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Prime Minister Scott Morrison has today doubled down on his argument that the 26th of January is a day worth celebrating, by suggesting that every single person involved in the First Fleet was having a bad time.
From the First Australians who were invaded, to the convicts who were sent here to build colonial infrastructure – all of whom did absolutely nothing wrong and maybe stole a loaf of bread, at the most. But also the Queen”
Yesterday, Labor and the Greens slammed Morrison after he argued the circumstances of settlement in 1788 had been difficult for both Indigenous and non-Indigenous Australians.
“When those 12 ships turned up in Sydney all those years ago, it wasn’t a particularly flash day for the people on those vessels either,” he told reporters on Thursday.
About 750 convicts and 550 crew, soldiers and family members on 11 (not 12) ships travelled for 252 days over more than 24,000km, with about 48 dying on the journey – which many could argue wasn’t too flash – but probably a bit flasher than the 200 years that followed was for Aboriginal people.
However, today, in an effort to further dismiss the notion that January the 26th marks the beginning of a genocide, Morrison has today publicly sympathised with the aristocrats and seafarers who orchestrated the First Fleet – not just the poor convicts.
“Captain Phillip, he was an amazing guy” said Scotty.
“He was like the Andrew Ettingshausen of British navigators”
“And like all good Cronulla Sharks players, he had his flaws”
“He didn’t mean to engage in biological and colonial warfare. It was a position he was put in. January 26th was a flash day for him either”
“I doubt the Queen had a flash day either. It was just a bad day all round. So that’s why we should celebrate it, I guess”
In April 1789, a year after the arrival of the First Fleet, a sudden, unusual, epidemic of smallpox was reported amongst the Port Jackson Aboriginal tribes. This outbreak is purported have killed over 90 per cent of nearby native families and maybe three quarters or half of those between the Hawkesbury River and Port Hacking – many of whom were actively resisting settlers from the First Fleet.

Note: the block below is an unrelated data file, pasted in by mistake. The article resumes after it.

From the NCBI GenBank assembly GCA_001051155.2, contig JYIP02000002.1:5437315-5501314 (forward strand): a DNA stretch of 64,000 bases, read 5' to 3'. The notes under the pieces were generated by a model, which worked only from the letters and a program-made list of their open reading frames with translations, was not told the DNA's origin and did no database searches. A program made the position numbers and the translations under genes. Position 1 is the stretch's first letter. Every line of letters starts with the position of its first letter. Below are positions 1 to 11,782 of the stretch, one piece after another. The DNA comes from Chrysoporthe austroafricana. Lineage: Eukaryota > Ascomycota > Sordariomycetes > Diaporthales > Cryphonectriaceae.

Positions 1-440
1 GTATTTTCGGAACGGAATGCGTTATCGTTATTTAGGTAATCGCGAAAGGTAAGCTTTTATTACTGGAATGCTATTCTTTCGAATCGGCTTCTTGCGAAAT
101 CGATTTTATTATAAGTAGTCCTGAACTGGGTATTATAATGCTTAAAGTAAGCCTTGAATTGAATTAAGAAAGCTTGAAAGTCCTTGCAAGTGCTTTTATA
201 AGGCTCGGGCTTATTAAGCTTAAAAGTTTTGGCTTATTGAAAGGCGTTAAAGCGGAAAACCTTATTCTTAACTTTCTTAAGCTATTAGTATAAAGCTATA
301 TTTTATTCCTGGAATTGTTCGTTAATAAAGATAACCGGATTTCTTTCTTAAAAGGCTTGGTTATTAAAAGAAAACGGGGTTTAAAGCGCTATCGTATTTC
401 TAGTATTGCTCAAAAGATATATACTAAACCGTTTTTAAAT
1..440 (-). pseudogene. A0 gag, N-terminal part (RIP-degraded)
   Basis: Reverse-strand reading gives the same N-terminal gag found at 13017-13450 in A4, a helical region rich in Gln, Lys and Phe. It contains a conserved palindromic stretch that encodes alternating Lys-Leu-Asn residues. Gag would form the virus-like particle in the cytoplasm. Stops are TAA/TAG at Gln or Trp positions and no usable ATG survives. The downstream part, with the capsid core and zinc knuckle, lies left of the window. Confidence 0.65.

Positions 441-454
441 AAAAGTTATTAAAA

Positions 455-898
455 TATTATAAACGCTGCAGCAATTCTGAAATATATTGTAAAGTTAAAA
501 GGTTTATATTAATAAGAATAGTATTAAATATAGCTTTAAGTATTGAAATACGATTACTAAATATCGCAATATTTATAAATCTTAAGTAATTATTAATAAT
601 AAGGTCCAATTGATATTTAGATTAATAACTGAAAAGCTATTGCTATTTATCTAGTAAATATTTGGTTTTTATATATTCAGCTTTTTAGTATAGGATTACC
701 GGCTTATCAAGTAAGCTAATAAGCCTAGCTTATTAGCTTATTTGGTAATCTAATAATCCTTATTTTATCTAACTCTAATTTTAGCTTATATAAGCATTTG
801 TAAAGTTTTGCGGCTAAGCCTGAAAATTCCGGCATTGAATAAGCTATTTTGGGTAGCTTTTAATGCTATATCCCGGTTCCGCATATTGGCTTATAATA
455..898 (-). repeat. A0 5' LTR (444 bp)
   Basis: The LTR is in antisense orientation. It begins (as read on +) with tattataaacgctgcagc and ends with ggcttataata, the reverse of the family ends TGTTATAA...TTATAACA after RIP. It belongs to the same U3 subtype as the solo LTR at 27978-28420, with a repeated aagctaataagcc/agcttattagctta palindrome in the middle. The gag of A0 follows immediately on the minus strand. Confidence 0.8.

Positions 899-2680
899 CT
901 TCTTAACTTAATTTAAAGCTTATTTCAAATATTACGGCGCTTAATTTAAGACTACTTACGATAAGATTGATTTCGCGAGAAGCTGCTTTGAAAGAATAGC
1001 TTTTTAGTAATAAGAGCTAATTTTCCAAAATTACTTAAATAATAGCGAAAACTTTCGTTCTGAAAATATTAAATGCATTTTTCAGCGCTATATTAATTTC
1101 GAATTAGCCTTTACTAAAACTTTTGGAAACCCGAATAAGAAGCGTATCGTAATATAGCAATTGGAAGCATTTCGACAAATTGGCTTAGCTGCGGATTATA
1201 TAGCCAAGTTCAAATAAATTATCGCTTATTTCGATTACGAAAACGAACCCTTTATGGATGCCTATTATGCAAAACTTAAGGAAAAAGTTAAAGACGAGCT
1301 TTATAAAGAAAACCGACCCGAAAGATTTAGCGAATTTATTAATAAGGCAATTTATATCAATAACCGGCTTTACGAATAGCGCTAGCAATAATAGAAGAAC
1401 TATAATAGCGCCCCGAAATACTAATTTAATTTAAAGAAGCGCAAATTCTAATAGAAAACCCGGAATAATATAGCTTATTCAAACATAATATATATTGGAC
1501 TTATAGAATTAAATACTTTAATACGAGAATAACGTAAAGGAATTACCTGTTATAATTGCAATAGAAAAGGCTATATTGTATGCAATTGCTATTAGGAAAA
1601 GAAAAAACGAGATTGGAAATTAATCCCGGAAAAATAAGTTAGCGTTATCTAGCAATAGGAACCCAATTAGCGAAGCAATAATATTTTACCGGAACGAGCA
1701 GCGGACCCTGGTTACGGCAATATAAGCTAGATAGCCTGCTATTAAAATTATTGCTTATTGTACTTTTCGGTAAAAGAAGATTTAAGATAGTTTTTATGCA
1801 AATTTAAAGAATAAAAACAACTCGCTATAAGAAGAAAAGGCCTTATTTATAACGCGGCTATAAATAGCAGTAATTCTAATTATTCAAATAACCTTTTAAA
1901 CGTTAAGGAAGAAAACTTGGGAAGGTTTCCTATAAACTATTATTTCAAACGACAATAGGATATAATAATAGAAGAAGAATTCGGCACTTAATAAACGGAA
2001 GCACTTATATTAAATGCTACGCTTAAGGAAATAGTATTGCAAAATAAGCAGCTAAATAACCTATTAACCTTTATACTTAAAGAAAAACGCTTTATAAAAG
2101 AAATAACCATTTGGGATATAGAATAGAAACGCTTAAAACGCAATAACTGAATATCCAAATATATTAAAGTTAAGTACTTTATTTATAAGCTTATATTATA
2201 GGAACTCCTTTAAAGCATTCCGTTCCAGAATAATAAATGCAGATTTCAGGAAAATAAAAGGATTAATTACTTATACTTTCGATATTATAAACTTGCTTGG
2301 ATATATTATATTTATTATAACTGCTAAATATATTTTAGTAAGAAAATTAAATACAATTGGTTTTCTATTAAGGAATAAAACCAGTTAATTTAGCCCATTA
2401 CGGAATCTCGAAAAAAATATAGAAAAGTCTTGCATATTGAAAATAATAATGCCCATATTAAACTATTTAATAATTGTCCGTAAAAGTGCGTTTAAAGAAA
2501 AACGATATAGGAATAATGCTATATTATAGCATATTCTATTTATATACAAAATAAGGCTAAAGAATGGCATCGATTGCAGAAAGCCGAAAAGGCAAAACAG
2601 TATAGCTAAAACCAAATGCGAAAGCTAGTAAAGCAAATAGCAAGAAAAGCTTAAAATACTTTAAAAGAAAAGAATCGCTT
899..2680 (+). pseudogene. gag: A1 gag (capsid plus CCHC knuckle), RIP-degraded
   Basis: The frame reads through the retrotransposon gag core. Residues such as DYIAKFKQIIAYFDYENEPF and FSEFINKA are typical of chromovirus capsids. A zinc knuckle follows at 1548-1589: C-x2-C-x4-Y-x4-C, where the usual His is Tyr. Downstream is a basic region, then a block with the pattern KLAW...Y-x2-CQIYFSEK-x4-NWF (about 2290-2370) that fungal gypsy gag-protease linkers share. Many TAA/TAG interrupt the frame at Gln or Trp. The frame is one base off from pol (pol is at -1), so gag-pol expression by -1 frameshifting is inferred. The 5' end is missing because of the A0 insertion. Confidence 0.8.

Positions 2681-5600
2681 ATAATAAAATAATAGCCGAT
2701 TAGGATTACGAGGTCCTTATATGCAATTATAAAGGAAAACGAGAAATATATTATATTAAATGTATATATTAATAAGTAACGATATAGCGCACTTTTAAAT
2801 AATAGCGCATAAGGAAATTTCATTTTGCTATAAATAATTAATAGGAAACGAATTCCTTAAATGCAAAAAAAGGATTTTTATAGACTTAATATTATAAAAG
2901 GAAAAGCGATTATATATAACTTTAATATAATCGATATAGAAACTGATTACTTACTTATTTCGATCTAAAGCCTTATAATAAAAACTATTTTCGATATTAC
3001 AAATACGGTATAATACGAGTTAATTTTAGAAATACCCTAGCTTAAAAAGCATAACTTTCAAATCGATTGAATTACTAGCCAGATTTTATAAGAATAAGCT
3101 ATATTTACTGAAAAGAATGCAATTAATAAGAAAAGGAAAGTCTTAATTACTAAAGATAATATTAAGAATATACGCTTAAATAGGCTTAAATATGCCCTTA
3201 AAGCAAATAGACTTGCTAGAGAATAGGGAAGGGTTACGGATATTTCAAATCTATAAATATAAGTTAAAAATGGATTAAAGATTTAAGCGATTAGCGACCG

The virus, which up until that point had never made its way passed continental Europe, also killed an unknown number at Jervis Bay and west of the Blue Mountains.
The journal of marine captain Watkin Tench indicates that the First Fleet carried bottles of smallpox. A plague that had previously swept through England with a 30% death rate. This virus, which often left hose who survived with extensive scarring of their skin and blindness – also had a much slower survival rate amongst babies.
This has left many historians questioning why Arthur Phillip and his crew would run the risk of transporting bottles of this bacteria halfway across the world.
When you also consider the fact that Captain Phillip also had one of the eleven vessels packed to the brim with ‘Brown Bess’ muzzle-loading smoothbore flintlock muskets, then questions arise over the Crown’s intentions upon arrival.
Morrison says he refuses to view this controversial holiday as anything more than an anniversary of things not being too flash, that we should celebrate.
“This isn’t a day to march against the ongoing intergenerational disadvantage and trauma faced by the same people that had those vials of smallpox spiked into their blankets.”
“It’s a day to suck on some piss and listen to some Skyhooks!”